No matter what architecture or qubit type you pick, our current technology will not allow you to run very long computations. This is due to the inherent imperfections in construction and control of quantum devices. The imperfections cause errors to accumulate during a computation, so that after some number of steps, the result is almost surely corrupted and unusable. For longer computations, it is essential to fix errors on the fly, using so-called **error correction** (also known as: fault-tolerance).

Today, we are stuck in a so-called NISQ-era, with **Noisy Intermediate-Scale Quantum** devices. Many are in principle universal, except that they are limited both in the number of qubits, *and* in the number of steps that can be executed. Companies like IBM, IonQ, Quantinuum and Pasqal all have NISQ computers available to test your own programs on.

Making a universal computer is challenging, and engineers can make **special-purpose devices** that improve in certain areas (like number of qubits or clock speed) by omitting certain functionalities. In a **Quantum Simulator**, the computer specialises in simulating a certain class of materials or molecules. The precise capabilities are often captured in a Hamiltonian that specifies which materials qualify. As an example, Harvard-spinoff QuEra has a quantum simulator available over the cloud that mimics a quantum Ising model. Today’s simulators (like QuEra’s) are fairly close to a universal computer (lacking only a few technical ingredients) and are similarly subject to accumulating errors. However, they are not designed to run conventional (gate-based) algorithms.

There might be some confusion in jargon here, as the term ‘quantum simulation’ is also sometimes used when a classical computer tries to mimic the behaviour of a quantum computer. Others use the term ‘emulation’ for such classical approaches.

See also:

Another special-purpose device is the **Quantum Annealer, **for which the Canadian scale-up D-Wave is especially well known. These special-purpose devices can solve a certain class of optimization problems that goes by the name of QUBO: quadratic unconstrained binary optimization. There is a well-developed theory of mapping various problems into the QUBO formalism, making annealers fairly versatile machines. However, quantum annealers will never be able to take advantage of the various other quantum algorithms out there: even with enough qubits, we don’t see them cracking codes with Shor’s algorithm.

See also:

Different building blocks

There is another question about what material the qubits are actually made of. Scientists have cooked up several competing approaches, such as superconducting materials, photons, or individual atoms, or ions, each with their own strong and weak spots. The methodology or material used to make a physical qubit is often called the qubit implementation, the qubit type, or (we prefer) qubit **platform**.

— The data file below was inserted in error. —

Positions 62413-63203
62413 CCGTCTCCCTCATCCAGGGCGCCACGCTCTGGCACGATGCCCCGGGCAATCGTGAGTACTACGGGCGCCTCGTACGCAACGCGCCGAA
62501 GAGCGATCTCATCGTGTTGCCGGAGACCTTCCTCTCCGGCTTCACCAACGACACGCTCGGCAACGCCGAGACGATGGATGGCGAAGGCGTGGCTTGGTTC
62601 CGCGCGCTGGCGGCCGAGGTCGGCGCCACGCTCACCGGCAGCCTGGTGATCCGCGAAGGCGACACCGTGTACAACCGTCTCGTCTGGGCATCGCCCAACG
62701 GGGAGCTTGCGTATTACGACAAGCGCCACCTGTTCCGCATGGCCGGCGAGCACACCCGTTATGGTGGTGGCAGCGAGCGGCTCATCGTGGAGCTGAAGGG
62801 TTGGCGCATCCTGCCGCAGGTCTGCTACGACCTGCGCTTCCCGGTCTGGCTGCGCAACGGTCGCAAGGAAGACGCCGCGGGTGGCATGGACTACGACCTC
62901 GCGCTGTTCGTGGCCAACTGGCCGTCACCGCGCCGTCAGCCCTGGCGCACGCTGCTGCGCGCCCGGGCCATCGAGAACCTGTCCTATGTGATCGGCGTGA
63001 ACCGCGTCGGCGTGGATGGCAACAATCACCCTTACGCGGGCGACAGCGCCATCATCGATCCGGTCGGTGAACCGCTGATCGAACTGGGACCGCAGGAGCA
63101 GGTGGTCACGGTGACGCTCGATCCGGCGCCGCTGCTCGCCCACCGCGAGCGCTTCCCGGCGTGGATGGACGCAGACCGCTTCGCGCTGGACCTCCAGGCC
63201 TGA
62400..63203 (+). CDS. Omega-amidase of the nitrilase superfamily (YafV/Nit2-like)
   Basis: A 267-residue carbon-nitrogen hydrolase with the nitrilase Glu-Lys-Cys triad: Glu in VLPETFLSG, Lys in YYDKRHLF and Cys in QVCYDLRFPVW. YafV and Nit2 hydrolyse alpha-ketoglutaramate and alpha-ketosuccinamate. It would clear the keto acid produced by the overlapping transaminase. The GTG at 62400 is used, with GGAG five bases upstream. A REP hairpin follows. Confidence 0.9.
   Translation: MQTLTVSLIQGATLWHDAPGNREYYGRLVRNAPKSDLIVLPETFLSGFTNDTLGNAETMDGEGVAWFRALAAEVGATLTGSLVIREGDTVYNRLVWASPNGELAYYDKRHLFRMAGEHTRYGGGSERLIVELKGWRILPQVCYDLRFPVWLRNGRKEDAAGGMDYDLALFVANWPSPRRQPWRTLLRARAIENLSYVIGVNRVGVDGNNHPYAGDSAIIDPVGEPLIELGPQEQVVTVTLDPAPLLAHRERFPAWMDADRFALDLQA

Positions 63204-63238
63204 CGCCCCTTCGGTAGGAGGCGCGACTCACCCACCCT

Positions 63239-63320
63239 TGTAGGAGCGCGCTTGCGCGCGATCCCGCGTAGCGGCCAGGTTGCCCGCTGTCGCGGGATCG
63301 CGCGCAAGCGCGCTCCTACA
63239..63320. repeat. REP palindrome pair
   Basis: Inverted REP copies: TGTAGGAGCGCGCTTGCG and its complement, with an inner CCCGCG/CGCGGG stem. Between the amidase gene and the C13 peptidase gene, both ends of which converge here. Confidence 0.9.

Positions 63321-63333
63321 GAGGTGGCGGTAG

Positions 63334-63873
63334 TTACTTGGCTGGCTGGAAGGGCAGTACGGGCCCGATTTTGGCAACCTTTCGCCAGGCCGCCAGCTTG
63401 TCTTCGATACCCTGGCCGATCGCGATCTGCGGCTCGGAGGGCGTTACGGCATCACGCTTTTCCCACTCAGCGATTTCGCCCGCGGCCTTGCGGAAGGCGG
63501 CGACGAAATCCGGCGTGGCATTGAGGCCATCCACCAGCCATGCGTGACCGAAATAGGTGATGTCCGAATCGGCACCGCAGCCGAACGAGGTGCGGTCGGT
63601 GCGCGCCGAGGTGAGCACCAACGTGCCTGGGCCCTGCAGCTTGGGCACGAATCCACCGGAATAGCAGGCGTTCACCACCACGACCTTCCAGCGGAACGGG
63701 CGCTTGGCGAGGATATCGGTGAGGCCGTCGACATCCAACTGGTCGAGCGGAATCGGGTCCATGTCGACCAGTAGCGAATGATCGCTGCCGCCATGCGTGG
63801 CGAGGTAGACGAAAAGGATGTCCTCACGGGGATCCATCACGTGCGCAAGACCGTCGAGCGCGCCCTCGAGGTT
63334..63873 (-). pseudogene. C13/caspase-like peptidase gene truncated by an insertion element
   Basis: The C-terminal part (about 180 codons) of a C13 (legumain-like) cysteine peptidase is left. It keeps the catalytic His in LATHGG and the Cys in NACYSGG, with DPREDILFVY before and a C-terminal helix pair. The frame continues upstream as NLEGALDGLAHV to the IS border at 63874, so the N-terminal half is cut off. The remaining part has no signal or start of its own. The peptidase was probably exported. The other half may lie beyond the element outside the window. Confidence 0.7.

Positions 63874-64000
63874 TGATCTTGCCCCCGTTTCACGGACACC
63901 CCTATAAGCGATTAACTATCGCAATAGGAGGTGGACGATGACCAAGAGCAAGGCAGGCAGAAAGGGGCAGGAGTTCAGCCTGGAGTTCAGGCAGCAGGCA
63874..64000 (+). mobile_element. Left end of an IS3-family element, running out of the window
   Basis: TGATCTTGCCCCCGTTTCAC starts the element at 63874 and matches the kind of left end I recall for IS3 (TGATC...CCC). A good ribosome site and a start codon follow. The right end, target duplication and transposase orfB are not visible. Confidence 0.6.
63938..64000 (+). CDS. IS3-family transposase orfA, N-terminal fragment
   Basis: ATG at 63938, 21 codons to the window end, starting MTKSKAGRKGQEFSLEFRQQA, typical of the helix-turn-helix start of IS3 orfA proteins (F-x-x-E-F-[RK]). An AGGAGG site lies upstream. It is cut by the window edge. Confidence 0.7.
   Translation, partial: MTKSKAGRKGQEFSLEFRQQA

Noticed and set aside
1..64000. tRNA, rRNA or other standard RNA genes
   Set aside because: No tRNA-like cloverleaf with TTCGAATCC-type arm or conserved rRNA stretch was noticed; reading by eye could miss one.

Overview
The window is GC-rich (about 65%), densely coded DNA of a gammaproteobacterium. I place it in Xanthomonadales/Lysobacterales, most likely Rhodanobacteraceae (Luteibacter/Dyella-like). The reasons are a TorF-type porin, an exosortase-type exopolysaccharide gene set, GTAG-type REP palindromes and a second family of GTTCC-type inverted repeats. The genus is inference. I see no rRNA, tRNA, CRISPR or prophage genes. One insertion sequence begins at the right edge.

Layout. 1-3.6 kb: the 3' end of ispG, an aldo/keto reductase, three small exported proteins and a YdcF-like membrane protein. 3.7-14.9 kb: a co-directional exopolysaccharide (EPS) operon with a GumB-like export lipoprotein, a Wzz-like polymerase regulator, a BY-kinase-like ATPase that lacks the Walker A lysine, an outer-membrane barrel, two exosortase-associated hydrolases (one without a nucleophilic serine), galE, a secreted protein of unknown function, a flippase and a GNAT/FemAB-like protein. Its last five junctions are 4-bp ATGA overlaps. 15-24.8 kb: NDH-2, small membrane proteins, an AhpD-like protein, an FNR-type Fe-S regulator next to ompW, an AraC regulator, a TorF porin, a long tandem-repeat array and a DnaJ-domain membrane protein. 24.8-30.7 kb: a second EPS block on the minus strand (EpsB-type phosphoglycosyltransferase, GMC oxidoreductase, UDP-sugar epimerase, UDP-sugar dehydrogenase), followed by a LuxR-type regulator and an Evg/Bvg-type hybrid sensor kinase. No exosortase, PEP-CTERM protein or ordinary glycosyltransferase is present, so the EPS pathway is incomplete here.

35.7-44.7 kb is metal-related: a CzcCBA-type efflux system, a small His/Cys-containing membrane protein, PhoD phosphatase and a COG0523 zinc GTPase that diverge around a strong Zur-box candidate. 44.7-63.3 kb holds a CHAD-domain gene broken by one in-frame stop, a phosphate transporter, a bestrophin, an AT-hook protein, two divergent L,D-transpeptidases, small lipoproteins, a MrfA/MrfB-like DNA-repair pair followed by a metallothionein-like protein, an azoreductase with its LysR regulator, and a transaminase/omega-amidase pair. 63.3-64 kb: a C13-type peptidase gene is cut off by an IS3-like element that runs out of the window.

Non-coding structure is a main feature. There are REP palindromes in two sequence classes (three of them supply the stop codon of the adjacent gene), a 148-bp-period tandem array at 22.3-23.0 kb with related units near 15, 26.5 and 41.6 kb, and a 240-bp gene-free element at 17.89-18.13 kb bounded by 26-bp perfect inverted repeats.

For conventional computer electronics, we converged to a single choice of material and broadly a single manufacturing process, based on silicon wafers and lithography. For quantum computers, there is still a fierce race between the different platforms, and it is totally unclear which will eventually be the winner — or whether we will converge to a single winner at all.

There is an interesting story behind the different hardware types, but we won’t delve into that in this non-technical guide (would you otherwise care what material your classical CPU is made of?). However, anyone who wants to test quantum programs on actual hardware should definitely know the details. Interested readers can start here:

*Further reading:*

- Different types of qubits explained by Sifted.eu
- Different types of qubits at IQC Waterloo
- Different types of qubits on Wikipedia
- A MOOC about different hardware types by TU Delft

It is interesting to note that all these different machines (universal, annealers, simulators) can in principle be built using any type of qubit. If you go back to the figure at the top, you can see that there exist different qubit types with different functionalities. It’s not unthinkable that the empty squares will also be filled, so that we have access to superconducting-based simulators, or annealers that use ultracold atom qubits (or perhaps the authors have missed this!). In fact, we have already seen many academic showcases of superconducting simulators in academic literature.